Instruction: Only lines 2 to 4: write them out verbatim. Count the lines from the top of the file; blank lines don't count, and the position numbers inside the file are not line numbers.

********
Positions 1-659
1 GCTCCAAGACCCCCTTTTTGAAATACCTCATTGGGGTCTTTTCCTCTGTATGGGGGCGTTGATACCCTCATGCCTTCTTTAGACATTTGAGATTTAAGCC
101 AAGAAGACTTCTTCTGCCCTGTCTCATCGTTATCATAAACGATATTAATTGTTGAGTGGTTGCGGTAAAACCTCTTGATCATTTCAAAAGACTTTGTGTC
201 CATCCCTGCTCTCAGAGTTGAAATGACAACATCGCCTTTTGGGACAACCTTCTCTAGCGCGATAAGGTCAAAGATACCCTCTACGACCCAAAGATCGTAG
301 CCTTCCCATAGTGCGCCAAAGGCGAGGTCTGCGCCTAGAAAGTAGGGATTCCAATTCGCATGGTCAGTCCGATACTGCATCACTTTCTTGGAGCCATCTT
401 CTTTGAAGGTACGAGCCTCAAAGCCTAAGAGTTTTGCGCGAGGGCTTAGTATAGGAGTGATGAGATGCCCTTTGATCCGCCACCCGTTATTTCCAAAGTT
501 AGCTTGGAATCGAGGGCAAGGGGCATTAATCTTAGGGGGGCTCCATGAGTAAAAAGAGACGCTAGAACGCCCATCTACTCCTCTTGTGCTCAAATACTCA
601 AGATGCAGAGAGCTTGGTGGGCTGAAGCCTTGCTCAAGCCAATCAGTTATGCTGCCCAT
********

1 GCTCCAAGACCCCCTTTTTGAAATACCTCATTGGGGTCTTTTCCTCTGTATGGGGGCGTTGATACCCTCATGCCTTCTTTAGACATTTGAGATTTAAGCC
101 AAGAAGACTTCTTCTGCCCTGTCTCATCGTTATCATAAACGATATTAATTGTTGAGTGGTTGCGGTAAAACCTCTTGATCATTTCAAAAGACTTTGTGTC
201 CATCCCTGCTCTCAGAGTTGAAATGACAACATCGCCTTTTGGGACAACCTTCTCTAGCGCGATAAGGTCAAAGATACCCTCTACGACCCAAAGATCGTAG